The Winter is passing by, the dawn of a new Spring is upon us. Now is the time of the agricultural celebration of Imbolc, which means “in the belly”. Imbolc marks the start of Spring where the fecundity of life is about to be made manifest.
As darkness ebbs and light once more flows into our land, Imbolc stands at one of the most powerful times of the year – where life which has been resting in seed, root and trunk, and primal animal instincts stir from their slumber and sing a new, yet very ancient song to their Creator. This cycle of new life, promised creation itself, is revealed afresh in colour, scent and song. It is a powerful time of celebration and thanksgiving for safety over the wintertime. It is a time of longing, planning and dedication.
As we look around for the signs of spring, we often see the snowdrop, one of the first plants to reawaken after the winter, making its first appearance with its bright green blades pushing through from the dark, damp earth. Shielded in its green arms is a beautiful flower of purest white, revealed shortly after the blades burst forth. This tiny, precious gift gladdens the spirits and hearts of those who set eyes upon it. It is a time of rejoicing as flowers appear all over the earth, as tree buds send forth their green payload.
Brigid, Foster Mother of Christ
At this special time, we also remember Brigid (Brighid, Bride, Brigit and other variations). She is a mysterious character of our lands, one who stands across the border between Christian and Pagan communities. Brigid, a young woman who through no fault of her own ended up in a nunnery, became incredibly skilled in smithing, the alchemical work of drawing metal from stone, eventually running her own nunnery. She is known as the “Foster mother of Christ” and is also associated with the hearth – the heart of the home – where the perpetual fire would keep out the cold and with healing.
Mary, the Mother of Christ
In another time and country, a girl called Mary, together with her husband Joseph, brought their Christ Child to the temple as part of his naming and dedication ceremony. Shielded in her arms, she held the most pure, most perfect gift the world has ever known; the One who was be prophesied as a revelatory light to it and whose birth was announced with a celestial light show in the sky. The Light Bearer had come into the world!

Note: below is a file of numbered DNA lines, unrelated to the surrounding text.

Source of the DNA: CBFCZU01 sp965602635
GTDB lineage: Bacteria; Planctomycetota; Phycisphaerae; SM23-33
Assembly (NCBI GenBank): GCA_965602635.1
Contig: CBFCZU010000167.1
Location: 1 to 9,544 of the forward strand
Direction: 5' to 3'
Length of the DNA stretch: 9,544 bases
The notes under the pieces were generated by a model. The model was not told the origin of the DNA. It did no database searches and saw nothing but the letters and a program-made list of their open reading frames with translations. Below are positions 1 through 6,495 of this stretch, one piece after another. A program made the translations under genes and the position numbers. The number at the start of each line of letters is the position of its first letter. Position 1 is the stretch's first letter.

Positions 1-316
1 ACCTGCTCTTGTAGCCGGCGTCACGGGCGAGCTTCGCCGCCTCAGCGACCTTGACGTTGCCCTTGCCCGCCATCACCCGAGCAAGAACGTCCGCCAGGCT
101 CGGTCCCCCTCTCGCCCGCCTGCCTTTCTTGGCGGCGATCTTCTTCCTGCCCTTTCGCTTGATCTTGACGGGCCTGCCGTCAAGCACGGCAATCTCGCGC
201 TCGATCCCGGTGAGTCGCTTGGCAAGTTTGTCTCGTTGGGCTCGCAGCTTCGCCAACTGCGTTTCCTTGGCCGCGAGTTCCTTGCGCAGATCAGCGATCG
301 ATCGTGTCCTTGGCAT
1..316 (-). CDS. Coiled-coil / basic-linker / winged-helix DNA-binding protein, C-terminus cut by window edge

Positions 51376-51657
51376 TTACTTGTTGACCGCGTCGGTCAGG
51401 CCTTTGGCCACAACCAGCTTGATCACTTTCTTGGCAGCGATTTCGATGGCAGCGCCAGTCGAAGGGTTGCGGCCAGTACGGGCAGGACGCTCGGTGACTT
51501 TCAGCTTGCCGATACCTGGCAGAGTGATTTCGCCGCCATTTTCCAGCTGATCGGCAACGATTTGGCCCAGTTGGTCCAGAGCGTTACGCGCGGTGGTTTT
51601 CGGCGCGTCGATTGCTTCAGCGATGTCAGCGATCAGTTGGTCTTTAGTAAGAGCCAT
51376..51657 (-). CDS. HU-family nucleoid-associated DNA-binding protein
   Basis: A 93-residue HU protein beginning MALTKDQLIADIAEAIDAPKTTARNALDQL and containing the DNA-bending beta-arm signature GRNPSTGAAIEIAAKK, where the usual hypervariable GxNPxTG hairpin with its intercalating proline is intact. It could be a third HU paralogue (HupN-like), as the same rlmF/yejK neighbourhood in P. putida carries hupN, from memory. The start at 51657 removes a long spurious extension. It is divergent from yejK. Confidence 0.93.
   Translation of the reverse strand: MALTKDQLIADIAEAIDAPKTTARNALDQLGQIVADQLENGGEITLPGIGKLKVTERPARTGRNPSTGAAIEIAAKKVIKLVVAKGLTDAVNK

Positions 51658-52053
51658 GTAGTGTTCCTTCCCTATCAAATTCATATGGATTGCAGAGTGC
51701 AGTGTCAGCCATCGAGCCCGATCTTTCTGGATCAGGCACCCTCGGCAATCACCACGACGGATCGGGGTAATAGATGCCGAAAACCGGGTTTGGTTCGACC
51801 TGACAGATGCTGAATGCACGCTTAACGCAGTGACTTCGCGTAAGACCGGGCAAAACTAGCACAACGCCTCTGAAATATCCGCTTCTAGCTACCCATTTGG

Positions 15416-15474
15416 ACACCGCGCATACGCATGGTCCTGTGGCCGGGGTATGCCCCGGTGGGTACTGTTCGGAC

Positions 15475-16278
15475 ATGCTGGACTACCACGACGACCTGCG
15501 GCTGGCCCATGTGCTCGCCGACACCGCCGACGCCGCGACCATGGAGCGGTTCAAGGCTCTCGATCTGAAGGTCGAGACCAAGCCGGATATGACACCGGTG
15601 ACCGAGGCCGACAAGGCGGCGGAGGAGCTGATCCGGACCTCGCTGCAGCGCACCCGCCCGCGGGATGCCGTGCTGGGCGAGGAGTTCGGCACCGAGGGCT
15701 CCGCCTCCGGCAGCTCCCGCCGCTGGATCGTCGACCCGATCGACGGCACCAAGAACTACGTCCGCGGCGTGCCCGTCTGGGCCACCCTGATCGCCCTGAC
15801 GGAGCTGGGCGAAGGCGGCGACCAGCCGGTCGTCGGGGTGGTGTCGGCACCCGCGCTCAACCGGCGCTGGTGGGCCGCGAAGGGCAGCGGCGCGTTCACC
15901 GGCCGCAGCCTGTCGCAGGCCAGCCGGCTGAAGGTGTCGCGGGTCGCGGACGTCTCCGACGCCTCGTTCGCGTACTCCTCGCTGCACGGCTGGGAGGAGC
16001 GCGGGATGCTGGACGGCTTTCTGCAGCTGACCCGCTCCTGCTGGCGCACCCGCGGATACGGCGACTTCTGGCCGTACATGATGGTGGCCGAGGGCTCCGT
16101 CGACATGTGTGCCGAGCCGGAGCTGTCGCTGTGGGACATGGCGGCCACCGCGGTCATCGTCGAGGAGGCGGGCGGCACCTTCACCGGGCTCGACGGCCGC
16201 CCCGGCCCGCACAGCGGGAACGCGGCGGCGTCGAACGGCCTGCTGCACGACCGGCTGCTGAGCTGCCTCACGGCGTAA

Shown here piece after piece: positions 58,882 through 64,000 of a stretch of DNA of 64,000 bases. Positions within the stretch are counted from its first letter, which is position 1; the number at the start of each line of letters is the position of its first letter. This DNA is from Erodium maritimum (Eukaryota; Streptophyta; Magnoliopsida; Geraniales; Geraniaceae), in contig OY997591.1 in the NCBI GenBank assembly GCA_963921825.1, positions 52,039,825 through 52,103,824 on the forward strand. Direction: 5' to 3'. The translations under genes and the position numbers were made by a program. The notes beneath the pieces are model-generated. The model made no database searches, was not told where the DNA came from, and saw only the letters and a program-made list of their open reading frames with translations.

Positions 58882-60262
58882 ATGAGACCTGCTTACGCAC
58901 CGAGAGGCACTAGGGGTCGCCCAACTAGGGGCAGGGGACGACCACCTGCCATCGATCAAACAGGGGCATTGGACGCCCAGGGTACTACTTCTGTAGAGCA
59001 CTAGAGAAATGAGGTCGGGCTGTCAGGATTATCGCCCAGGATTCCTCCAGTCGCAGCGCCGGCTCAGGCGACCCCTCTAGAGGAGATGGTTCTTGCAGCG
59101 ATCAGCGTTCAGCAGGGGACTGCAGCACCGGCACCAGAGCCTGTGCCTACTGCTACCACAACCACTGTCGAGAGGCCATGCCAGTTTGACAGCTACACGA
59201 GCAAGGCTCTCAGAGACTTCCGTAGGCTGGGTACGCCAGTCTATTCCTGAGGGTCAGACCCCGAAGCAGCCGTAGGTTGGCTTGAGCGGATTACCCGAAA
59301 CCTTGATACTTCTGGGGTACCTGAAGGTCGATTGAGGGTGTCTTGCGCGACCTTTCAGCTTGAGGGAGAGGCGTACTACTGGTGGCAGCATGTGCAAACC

There is another celebration at this time of the year, adding yet another dimension to the story of new life and light – Candlemas. Its name comes from the part of that same story of the dedication where the old and wizened prophet Simeon, filled with the Eternal Holy Spirit, took the Divine Child in his arms and spoke the words known as the Nunc Dimittis
“Lord, now let your servant depart in peace, for my eyes have seen your salvation which you have prepared in the presence of all peoples, a light for revelation to the Gentiles…”
After Simeon blessed them, he said to Mary
“This child is destined for the falling and the rising of many in Israel, and to be a sign that will be opposed so that the inner thoughts of many will be revealed—and a sword will pierce your own soul too.”
Suddenly, a wizened old lady then appears on the scene – Anna the prophetess – who begins soothsaying over the child things concerning his destiny and the future of Jerusalem bound up in it.
One can only imagine the wonder and puzzlement at the words spoken during what would have been a very special time for those parents.
As the Child grew, he was filled with the sap of life in all its fullness. He became strong and filled with wisdom. The grace of the Eternal One was upon him and the love of his mother encouraged him. As he listened to the teachers around him, he questioned them as they taught and shared his wisdom with them. Many came to hear his teachings, some following closely, some at a distance and all who encountered him were changed.
Both Brigid, Mary and Anna are women of incredible character, all reinforcing the feminine bringing forth, leading and honing to fullness.
- What are the signs of new life that may be welling up from within us?
- How can we discipline and sustain this growth?
- How will we know when we reach its maturity?
- Where can I spur others on in their journeys to achieve their full bloom?
The dedication of Jesus can be found in Luke 2:22-38